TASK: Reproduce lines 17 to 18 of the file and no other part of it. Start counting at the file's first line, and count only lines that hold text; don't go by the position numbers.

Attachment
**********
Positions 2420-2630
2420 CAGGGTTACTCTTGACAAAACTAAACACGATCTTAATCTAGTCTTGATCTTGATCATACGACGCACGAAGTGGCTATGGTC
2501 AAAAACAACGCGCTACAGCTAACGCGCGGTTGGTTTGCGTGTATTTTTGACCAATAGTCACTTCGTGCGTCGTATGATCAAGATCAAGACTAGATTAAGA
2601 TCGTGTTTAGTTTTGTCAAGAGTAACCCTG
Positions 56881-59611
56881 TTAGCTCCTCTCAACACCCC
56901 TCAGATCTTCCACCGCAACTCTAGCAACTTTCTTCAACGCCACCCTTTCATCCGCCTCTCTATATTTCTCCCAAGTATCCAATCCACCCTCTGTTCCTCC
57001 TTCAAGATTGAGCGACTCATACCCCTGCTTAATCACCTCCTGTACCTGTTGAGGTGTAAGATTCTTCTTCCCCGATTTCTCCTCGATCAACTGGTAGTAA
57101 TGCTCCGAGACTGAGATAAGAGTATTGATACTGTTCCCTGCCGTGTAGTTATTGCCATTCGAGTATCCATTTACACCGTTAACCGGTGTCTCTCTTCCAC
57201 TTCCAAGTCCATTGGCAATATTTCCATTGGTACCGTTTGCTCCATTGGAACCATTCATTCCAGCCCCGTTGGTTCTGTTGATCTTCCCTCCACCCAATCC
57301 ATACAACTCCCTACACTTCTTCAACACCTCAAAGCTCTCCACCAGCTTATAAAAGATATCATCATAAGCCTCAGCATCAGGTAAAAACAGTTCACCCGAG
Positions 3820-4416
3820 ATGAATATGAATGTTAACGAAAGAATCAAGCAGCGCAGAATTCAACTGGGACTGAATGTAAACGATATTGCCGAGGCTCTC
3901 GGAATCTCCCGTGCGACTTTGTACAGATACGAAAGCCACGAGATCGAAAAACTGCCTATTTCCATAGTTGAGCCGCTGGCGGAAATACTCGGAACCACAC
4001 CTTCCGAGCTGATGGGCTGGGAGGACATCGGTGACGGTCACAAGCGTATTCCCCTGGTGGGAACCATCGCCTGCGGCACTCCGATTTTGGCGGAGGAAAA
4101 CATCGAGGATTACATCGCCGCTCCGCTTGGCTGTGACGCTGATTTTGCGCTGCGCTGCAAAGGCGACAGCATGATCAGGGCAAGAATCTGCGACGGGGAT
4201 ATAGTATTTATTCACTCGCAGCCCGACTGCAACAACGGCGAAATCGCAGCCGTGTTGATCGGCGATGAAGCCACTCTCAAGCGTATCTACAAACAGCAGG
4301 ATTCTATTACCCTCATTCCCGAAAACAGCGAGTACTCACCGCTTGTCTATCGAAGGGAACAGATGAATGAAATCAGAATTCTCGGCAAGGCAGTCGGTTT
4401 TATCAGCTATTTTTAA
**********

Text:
4201 ATAGTATTTATTCACTCGCAGCCCGACTGCAACAACGGCGAAATCGCAGCCGTGTTGATCGGCGATGAAGCCACTCTCAAGCGTATCTACAAACAGCAGG
4301 ATTCTATTACCCTCATTCCCGAAAACAGCGAGTACTCACCGCTTGTCTATCGAAGGGAACAGATGAATGAAATCAGAATTCTCGGCAAGGCAGTCGGTTT